The National Automobile Dealers Association (NADA) and a dozen related trade groups are calling on Congress to crack down on stolen catalytic converters. Emission control devices are loaded with precious metals and are relatively easy to steal if you’re thin enough to get under a parked car and have a reciprocating saw handy, making them prime targets for cash-strapped criminals, especially now that hardware prices are on the rise.
Cities across the country have reported an increase in catalytic converter thefts this year. While a majority of police departments estimate a year-over-year increase of less than 40%, some said their numbers were significantly higher. In March, the Las Vegas Police Department estimated that there were 87% more vehicles with hacked tailpipes in 2022. Philadelphia was even higher, reporting a staggering 172% increase in exhaust systems. exhaust removed.
Dealers are furious because they are among the easiest targets. Their lots are easy to access, allowing thieves to hit multiple vehicles within minutes before transporting the goods to the junkyard.
According to Automotive News, NADA and his friends have had enough. On Monday, the group sent a letter to the Democratic and Republican leaders of the House Energy and Commerce Committee, requesting a hearing regarding the Auto Recycling Theft Prevention Act (PART).
“These thefts are costing businesses and vehicle owners millions of dollars,” the groups wrote in a letter to Reps. Frank Pallone, (D-NJ), chair of the committee, and Cathy McMorris Rodgers (R-WA), the GOP ranking member. “In addition, replacing a catalytic converter is expensive and often difficult due to skyrocketing demand for the part and supply chain shortages. »
Since Automotive News:
Other groups that have signed the letter include the National Independent Automobile Dealers Association, American Car Rental Association, American Truck Dealers, American Trucking Associations, National Insurance Crime Bureau and National RV Dealers Association.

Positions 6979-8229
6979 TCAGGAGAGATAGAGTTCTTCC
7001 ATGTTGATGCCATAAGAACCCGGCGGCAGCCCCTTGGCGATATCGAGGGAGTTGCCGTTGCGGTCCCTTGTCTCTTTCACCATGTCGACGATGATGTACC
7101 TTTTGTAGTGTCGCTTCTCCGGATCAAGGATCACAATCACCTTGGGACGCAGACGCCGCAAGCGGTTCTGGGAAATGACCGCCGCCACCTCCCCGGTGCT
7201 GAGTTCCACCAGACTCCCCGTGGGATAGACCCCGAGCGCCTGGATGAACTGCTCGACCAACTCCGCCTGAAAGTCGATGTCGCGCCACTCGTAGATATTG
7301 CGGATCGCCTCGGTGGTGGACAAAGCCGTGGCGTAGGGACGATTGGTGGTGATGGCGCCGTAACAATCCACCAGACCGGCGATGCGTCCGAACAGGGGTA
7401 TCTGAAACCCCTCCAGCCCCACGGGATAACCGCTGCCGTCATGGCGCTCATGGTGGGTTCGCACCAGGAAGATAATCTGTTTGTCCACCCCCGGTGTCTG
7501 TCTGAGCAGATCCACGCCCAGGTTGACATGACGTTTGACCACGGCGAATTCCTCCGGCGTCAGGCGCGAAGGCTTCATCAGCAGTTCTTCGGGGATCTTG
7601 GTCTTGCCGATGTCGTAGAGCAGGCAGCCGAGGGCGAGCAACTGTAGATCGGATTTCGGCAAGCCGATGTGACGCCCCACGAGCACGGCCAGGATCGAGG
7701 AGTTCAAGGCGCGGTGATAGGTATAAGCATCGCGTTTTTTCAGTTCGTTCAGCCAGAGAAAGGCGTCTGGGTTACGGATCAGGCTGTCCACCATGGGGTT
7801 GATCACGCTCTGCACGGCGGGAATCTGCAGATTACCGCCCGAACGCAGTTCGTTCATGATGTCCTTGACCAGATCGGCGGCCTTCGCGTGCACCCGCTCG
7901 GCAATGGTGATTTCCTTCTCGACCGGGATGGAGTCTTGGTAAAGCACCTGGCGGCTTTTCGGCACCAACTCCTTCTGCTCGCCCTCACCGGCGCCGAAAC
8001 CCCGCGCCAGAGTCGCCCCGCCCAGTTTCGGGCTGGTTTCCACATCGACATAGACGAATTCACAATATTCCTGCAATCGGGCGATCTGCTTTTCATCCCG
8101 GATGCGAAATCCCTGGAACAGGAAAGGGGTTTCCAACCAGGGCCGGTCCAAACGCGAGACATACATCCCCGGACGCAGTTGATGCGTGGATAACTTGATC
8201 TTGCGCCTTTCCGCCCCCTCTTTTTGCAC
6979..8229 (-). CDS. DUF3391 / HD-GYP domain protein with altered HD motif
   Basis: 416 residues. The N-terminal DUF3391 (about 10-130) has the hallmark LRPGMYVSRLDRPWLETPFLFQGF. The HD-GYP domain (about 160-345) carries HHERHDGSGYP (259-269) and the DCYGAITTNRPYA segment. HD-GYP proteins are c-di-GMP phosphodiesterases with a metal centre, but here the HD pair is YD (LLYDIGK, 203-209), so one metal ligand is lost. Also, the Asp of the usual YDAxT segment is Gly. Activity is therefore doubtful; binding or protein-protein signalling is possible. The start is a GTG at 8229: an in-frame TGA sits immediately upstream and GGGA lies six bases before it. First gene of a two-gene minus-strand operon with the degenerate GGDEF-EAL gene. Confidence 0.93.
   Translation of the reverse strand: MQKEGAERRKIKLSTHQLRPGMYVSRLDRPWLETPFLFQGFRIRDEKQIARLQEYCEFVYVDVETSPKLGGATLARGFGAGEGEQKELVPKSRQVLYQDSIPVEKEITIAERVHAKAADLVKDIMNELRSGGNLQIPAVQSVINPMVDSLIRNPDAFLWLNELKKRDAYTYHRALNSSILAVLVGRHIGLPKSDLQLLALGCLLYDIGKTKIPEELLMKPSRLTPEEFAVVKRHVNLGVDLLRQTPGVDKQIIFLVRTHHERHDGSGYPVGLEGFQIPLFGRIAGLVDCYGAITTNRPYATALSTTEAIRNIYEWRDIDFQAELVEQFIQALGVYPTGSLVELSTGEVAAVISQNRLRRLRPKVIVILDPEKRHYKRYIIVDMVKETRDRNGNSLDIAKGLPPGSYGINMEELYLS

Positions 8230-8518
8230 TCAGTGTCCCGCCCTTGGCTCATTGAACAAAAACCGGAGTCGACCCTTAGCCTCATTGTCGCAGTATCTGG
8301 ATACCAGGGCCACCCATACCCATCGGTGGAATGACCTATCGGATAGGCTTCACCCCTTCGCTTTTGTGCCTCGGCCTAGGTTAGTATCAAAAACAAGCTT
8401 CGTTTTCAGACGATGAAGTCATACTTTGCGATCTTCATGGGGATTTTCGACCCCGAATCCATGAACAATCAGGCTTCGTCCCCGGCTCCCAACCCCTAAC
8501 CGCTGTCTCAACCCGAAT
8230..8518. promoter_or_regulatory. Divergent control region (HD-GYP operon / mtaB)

In the United States, catalytic converters are being stolen at increasingly high rates because they contain expensive precious metals such as platinum, palladium, and rhodium and are not easily traceable.
The National Insurance Crime Bureau said there were 14,433 thefts of catalytic converters reported in the United States in 2020 – last year’s figures were available – compared to 3,389 cases in 2019. In 2018, only 1,298 thefts have been reported.
Although they can be sold for a few hundred dollars, replacing a vehicle usually costs a few thousand dollars to the owner of the vehicle. As a result, we have started to see repair shops offering protection services where they will surround the affected equipment with a ring of steel cables that would be difficult to cut. The theory here is that thieves will ignore any catalytic converter that takes more than a few minutes to cut.
The PART Act was introduced in January by Rep. Jim Baird (R-IN) and would introduce new regulations through the National Highway Traffic Safety Administration (NHTSA) requiring all vehicles to have the VIN stamped on the converter. This information would then be made available to “eligible entities,” which include car dealerships, law enforcement, service centers, and unspecified nonprofit organizations.
While the rule would theoretically make it easier for police to trace stolen converters back to their point of origin, criminals could simply scratch off the number like they do in the movies when someone has to use a gun in a crime. The disassembled converters for the materials inside would also have no use for the discarded outer casing. The right to repair movement has previously raised possible concerns for DIY repairs and people sourcing spare parts. Although no formal opposition has yet been raised against the bill.
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